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This is a collection of demos which, together, show how to use m4vgalib to produce high-quality graphics on an STM32F4 with few external components.

For more information about the approach used, see m4vgalib.

Building Natively

I used to recommend using Vagrant, but it turns out that the image sources I was using don't keep old images forever -- so you can't reproduce my historical build.

So instead, here are my non-Vagrant instructions.

These instructions are for Arch Linux. Arch ships recent, unmolested versions of the toolchain, so you don't need to build your own -- yay! If you're running a different distro, you'll have to adapt them.

  1. Install (through pacman) arm-none-eabi-{gcc,newlib,gdb} (tested with GCC 8.2.0).
  2. Install (through pacman) ninja and ruby.
  3. Install (through AUR) openocd (tested with 0.10).

To build:

$ git clone
$ cd m4vgalib-demos
$ ./
$ cd build
$ ./cobble build

This will compile binaries for all of the demos individually, plus a "demo reel." (See the tour below for details.) On a recent Intel machine this takes less than 10 seconds.

Connect an STM32F4Discovery board. Still within the build environment, run:

$ ../ latest/demo/conway/demo

This flashes the Conway's Life demo, which should take about five seconds.

Congratulations! Your STM32F4Discovery board is now producing VGA output. To actually see it, you'll want to wire the board up as described below.

Tour of the Demos

Each demo has its own README file. To learn more about a demo and which parts of m4vgalib it exercises, see demo/*/README.mkdn. Here's a brief overview of each.

All of the demos are stable at 60fps unless otherwise noted.

  • conway: cellular automata demonstration, achieving almost 29 million cell updates per second while generating 800x600 video.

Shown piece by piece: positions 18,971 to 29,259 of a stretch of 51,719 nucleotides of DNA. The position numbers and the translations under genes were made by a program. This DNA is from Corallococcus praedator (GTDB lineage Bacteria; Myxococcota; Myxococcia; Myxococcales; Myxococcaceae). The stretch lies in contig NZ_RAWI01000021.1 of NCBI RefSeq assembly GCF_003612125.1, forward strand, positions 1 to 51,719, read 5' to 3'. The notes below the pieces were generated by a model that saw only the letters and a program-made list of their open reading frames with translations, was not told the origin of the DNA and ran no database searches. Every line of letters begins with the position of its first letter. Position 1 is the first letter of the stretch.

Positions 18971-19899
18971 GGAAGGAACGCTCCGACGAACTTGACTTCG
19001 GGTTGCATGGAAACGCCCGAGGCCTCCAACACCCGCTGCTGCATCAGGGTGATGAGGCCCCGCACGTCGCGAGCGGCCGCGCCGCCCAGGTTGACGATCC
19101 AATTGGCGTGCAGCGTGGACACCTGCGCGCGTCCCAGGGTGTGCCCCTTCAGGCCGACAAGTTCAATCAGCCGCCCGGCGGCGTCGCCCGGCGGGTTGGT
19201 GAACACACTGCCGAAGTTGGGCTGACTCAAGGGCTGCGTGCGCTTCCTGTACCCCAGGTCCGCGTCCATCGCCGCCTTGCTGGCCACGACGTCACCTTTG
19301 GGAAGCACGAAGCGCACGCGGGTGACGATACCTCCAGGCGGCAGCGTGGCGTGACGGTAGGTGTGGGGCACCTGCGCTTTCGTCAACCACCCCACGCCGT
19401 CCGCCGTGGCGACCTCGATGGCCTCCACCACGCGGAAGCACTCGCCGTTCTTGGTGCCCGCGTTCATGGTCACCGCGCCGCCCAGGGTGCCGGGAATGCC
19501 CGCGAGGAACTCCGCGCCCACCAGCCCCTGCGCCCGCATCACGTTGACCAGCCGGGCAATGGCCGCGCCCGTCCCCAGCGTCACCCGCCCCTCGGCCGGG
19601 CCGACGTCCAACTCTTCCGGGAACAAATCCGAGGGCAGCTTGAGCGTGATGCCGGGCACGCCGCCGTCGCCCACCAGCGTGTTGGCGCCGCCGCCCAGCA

• hires_mix: mixed character and pixel graphics at 800x600.
  • hires_text: 80x37 high-res attributed character mode.
  • horiz_tp: alternating white/black vertical stripes, which is sometimes useful for getting an ornery monitor to sync properly.
  • midres_graphics: simple pixel graphics at 640x480. This exercises m4vgalib's 640x480 mode support, but it's not very interesting because I'm way more excited about the hires modes.
  • rook: realtime wireframe rendering of a piece from my chess set. Perspective projection, rotation, etc.
  • serial: a basic "glass teletype." Accepts input on a UART, prints it on the display.
  • tunnel: old-school demoscene animation, rendered using chunky pixel graphics inside an 800x600 mode.
  • xor_pattern: full-screen procedural texture generation.


The demos assume an 8MHz oscillator, which happens to be the type used on the STM32F4DISCOVERY board.

m4vgalib assumes the following connections:

Pin(s) Signal Description
B6 HSYNC governs monitor's horizontal timing
B7 VSYNC governs monitor's vertical timing
C8 sig B used for benchmarking
C9 sig A used for benchmarking
E15:8 video feed to video DAC

The demos further assume that only the bottom six pins of video are connected, and that they have the following roles:

Pin(s) Signal Description
E9:8 R1:0 red channel
E11:10 G1:0 green channel
E13:12 B1:0 blue channel

So while m4vgalib can do 256-color modes, these demos assume 64-color mode, largely to allow use of a trivial six-resistor R2R ladder DAC on a breadboard.

The interactive demos assume a five-way switch joystick and an action button, all of which are normally open and pull to ground when pressed.

Pin Signal Description
A4 Left Joystick Left
A6 Up Joystick Up
B15 Down Joystick Down
B14 Right Joystick Right
B13 Center Joystick Press
A0 User User (Action) Button

The Joystick pins are identical to those used on the WaveShare Open407V-D board, with the exception of Right, which must be jumpered.

The User Button is the blue button on the STM32F4DISCOVERY board.


Assorted demos for m4vgalib







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